Emergency Response Teams
A critical component of any serious workplace safety program is the Emergency Response Team. In most workplaces, these teams are comprised of employee volunteers specifically trained with the skills needed to respond to worklace emergencies. These skills include first aid, CPR, AED and emergency evacuation.
“The fire department is just down the street. Why should my business assume the cost and liability of an ERT?”
Liability issues are one of the greatest concerns of businesses, and rightly so. One successful law suit can put a small or medium sized company out of business. Fortunately, most states have enacted Good Samaritan laws to protect volunteer providers of emergency assistance, eliminating the risk of liability as long as an individual rescuer’s response was not grossly or willfully negligent, reckless or when the rescuer abandoned the victim after initiating care. Proper hands-on training using recognized programs and annual refresher courses will ensure the emergency responder is aware of not only what to do in an emergency, but what NOT to do as well.
Another big reason that companies decide not to provide emergency response training to employees is that they believe it isn’t needed due to the close proximity of a fire or police station. Here’s a scenario to demonstrate how appearances can be deceiving-
The Acme Company is located approximately one half mile from a fire station. Shortly after beginning the workday, a worker collapses from what appears to be a heart attack.
The clock starts ticking.
Co-workers are not trained to respond, and company policy is to call for EMS due to the close proximity of the fire station. Even though the employee’s collapse was witnessed, at least a minute passes before the situation is recognized as an emergency.
One employee uses their cell phone to call for EMS. Unbeknownst to them, the cell tower their phone connects to is located in the next county- so the emergency operator that answers has to forward their call to the proper dispatch center for your county, costing at least two minutes. Fortunately, another employee also calls 911 using an office phone. The address is given and the nature of the emergency is relayed to the operator- “He just collapsed!”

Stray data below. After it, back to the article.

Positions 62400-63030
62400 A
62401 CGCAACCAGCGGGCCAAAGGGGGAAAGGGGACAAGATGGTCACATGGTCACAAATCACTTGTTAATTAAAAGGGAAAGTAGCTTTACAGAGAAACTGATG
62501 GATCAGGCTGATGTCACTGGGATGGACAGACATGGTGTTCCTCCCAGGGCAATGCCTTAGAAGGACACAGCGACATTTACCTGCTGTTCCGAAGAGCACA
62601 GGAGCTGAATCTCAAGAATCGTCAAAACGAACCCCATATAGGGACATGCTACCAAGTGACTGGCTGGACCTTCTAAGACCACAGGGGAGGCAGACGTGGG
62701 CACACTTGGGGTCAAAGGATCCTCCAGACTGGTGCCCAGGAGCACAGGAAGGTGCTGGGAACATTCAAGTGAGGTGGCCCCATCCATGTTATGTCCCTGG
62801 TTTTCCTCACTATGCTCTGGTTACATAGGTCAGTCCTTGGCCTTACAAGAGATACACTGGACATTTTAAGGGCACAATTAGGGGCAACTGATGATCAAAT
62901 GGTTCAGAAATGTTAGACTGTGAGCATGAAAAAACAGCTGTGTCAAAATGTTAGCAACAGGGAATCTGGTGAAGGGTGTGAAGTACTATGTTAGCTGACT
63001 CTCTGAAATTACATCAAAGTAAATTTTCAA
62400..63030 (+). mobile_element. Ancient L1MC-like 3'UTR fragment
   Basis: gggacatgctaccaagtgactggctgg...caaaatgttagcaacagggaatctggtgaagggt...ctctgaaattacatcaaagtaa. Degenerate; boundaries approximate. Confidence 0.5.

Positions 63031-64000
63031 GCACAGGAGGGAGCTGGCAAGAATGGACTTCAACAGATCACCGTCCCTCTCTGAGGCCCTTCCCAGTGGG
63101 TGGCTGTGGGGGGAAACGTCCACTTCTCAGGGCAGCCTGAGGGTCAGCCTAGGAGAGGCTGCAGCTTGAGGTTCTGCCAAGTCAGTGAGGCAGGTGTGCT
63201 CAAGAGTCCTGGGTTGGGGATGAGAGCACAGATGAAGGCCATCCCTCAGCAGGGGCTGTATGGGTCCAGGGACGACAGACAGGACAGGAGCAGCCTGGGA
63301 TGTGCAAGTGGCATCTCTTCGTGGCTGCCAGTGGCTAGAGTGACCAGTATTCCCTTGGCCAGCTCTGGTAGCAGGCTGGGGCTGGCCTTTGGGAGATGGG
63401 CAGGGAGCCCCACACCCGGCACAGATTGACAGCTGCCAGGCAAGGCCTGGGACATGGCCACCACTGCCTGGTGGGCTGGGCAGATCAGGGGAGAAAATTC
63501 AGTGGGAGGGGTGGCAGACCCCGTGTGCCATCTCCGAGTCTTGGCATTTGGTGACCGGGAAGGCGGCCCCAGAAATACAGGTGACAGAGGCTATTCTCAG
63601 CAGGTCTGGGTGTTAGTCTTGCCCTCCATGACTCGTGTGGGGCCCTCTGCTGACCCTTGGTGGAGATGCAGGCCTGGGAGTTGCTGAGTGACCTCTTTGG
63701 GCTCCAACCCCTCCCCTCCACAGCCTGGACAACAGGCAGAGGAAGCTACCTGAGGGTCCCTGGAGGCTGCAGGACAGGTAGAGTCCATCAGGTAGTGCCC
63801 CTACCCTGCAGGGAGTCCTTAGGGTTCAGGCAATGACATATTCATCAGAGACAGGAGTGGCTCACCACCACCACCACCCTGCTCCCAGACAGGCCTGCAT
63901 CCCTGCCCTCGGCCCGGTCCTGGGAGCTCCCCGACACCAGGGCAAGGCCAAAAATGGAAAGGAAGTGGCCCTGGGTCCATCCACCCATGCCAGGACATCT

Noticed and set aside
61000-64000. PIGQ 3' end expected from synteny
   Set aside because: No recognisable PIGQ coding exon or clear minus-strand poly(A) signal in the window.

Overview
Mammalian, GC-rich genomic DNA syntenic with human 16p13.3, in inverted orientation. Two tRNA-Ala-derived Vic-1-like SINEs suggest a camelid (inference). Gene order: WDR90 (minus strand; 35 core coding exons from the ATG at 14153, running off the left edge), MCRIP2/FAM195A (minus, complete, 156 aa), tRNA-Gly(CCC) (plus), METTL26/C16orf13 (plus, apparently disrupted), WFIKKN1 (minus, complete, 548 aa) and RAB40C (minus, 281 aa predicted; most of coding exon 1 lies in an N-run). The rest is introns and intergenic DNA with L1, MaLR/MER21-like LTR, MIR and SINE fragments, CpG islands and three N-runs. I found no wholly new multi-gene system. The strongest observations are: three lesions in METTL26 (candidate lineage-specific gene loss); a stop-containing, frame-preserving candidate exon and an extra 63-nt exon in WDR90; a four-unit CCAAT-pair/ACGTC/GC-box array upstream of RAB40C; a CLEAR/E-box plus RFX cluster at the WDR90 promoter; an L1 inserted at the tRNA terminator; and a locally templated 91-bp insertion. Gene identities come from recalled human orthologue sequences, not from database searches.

Elapsed time- 3 to 4 minutes.
Here’s the tricky part. The fire station down the street was commissioned to serve an assigned area, not just your business. They probably aren’t just sitting around waiting for you to call for them, they are out and about answering calls, checking hydrants, and other routine tasks. For this scenario, let’s assume they are finishing up breakfast at the fire station and available for calls. Otherwise, your assistance is coming from another station several miles away. So much for proximity..
Emergency dispatch has determined that “the station down the street” is available to respond, and dispatches the call to them. The scramble starts, and the paramedics race for their truck. Once in their vehicle they obtain the address from dispatch, locate it on the map or enter it into a GPS system.
Elapsed time- 6 minutes.
Rush hour is over, but the streets are still busy. Just because lights are flashing and sirens are blaring doesn’t mean the road is clear. Emergency vehicles must still verify that intersections are clear before charging through a red traffic light. Once they manage to clear the station driveway, there are still two intersections to get through between them and your business. Let’s give them a clear road and green lights for this scenario.
Elapsed time- 8 minutes
Pulling up to your business, the paramedics advise dispatch that they have arrived. They’ve met the department’s goal of a 6 to 7 minute response time, even though they have yet to reach the victim. They now have to decide what equpment they’ll need to carry in. The only information they have at this point is what was given to the emergency operator during the call (“He just collapsed!). Is it a heart attack? Stroke? Diabetic incident? If they don’t know, they have to take anything they might need for all of these. Time to load up the stretcher with all the tech.
Elapsed time- 10 minutes
We’ll assume someone is there to meet the paramedics when they arrive and can guide them to the employee. Once on scene, the paramedics discover that the employee is not breathing and has no pulse.
Elapsed time- 12 minutes.
Twelve minutes.. from “just down the street”. According to studies, the national average ambulance response time in the US is 10 minutes or more. [Occupational Safety & Health, Oct 2003]. The tragic fact is that brain damage begins 4 minutes after Sudden Cardiac Arrest (SCA). For every minute elapsed after SCA occurs, the chance of survival decreases by 10%.
In the scenario above, using best case criteria-
- recognition of an emergency in one minute or less
- nearby station available for response,
- no traffic,
- green lights,
- employee waiting to guide responders,
– it still took twelve minutes for help to arrive at the victim’s side. Having employees trained to perform CPR, and using those skills in this kind of emergency, widens that window of time. It provides those few extra minutes for EMS to arrive and begin life-saving measures.
Regardless of what Hollywood would have everyone believe, CPR alone cannot revive a heart that has stopped beating effectively, such as with SCA. CPR however, does two important things. First, it forces the blood to continue flowing through the body. Second, it gets oxygen to the brain. CPR buys critical time until defibrillation can be performed.
Central Florida Safety Academy